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Saturday, April 2, 2011

Analysis: Hotel Rwanda

Hotel Rwanda tackles one of the most dreadfully ugly events in recent history. I believe that this conflict in the 90’s marked one of the bloodiest chapters in African History. Based on a true story, director Terry George’s war-time drama is set in Rwanda’s capital city of Kigah during 1994 civil genocide. Rwanda erupted with genocidal rage after the country’s Hutu president was assassinated. The Hutus blamed the murder on the hated Tutsi minority and took up firearms and murdered many of their Tutsi neighbors. The political situation was about to explode. Two ethnic groups, the Tutsis and the Hutus had been turned against each other by the white Belgian settlers, who literally measured skin tone and nose width to elevate the Tutsis to preferred positions. In a few months, more than one million Tutsi men, women and children were harshly murdered while United Nations peacekeepers stood by, powerless to step in and help them. When the Hutu (the largest of the three ethnic groups in Rwanda) majority starts massacring the Tutsi (one of three native peoples of the nations in Rwanda) population, Paul Rusesabagina played by Don Cheadle, the Hutu manager of a luxury hotel goes out of his way to save the Tutsi people because his wife is one of them. Rusesabagina is a Hutus and a very successful businessman who makes powerful connections throughout the movie to protect the lives of his loved ones. His position enables him to meet wealthy and powerful people, such as General Bizimungu who later became notorious in leading the genocide of Tutsis. It was arduous for Paul Rusesabagina to help the Tutsi that were being harassed and beaten frequently because the Americans and European governments quickly removed their own people, leaving the threatened Tutsis to fend for themselves. Paul provided shelter for these people in his hotel and did what it took for him to keep them protected from the chaos that was going on outside the hotel’s boundaries. He even pleaded the general to keep the Hutus away from the hotel. Paul saved over 1,200 refugees.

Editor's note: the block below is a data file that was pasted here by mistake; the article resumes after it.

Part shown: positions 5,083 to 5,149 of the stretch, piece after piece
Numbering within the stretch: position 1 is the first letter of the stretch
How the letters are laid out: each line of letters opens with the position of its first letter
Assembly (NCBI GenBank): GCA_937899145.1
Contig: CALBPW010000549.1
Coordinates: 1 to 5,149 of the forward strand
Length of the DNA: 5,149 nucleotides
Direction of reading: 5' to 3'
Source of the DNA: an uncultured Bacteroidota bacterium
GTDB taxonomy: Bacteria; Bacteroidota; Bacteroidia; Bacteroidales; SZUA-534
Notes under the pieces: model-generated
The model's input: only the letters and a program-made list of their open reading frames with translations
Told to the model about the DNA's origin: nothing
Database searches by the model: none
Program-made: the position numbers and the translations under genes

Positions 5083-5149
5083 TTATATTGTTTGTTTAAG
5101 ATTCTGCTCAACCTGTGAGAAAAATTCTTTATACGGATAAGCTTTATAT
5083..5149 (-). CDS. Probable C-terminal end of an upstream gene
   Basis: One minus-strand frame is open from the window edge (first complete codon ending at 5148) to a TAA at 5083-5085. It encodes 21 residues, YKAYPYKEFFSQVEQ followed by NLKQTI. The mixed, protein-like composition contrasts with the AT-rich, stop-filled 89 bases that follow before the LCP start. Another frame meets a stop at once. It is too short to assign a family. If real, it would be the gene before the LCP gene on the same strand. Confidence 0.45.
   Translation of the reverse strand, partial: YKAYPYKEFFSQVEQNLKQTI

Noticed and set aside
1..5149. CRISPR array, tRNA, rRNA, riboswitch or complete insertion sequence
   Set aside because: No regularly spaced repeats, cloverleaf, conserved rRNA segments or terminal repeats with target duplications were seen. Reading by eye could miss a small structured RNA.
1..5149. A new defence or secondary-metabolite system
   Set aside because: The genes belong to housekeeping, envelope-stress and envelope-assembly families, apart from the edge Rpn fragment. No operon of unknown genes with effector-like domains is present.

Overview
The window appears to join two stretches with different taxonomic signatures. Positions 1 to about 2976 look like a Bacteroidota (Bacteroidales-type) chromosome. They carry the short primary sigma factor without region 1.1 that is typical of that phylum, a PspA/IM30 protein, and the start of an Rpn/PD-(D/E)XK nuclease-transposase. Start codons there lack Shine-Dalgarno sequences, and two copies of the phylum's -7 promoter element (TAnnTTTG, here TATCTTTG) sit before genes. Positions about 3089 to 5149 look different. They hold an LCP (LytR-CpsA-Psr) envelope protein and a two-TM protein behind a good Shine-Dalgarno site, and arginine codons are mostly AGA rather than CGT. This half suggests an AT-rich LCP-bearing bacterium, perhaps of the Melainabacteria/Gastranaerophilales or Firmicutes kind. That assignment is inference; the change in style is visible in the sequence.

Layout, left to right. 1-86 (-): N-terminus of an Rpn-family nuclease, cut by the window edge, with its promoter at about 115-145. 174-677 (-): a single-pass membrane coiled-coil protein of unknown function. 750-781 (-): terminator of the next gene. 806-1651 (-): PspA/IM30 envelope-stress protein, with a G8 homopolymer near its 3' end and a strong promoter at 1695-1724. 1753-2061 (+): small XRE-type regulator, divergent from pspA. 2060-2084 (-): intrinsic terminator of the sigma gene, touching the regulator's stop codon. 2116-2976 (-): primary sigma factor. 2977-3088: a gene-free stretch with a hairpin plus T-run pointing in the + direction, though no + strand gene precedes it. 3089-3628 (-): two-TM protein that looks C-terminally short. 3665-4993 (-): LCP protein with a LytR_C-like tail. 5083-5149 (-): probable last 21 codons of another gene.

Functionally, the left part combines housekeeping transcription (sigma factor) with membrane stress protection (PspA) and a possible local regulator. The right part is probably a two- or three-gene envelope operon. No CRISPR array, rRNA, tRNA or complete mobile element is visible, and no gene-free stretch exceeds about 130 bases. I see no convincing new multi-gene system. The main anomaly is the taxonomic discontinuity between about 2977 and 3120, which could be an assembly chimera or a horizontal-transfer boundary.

The film's primary theme is the whole-scale separation the nation endured, which ranges from the Hutus and the Tutsis and which goes all the way down to immediate family members. Through this method, "Hotel Rwanda" conveys to its audience the emotional heartbreak of Rwandan refugees as they witness the bloodshed and strive to find a way to escape.

The filmmaker’s point of view came off educational to me. I’m convinced he wrote the script to inform the people of this society of the many different harms and dangers other countries are encountering. It does seem as if he wrote this as a wake up call for our community. Personally, I agree with the film maker’s point of view because the people of our society seems as if they don’ care about what’s happening in other societies. Moreover, if this kind of non-fictional tragedy or any other tragedy is put on film then America will start to realize that horrible conflicts are going on in this world more than they think they know.

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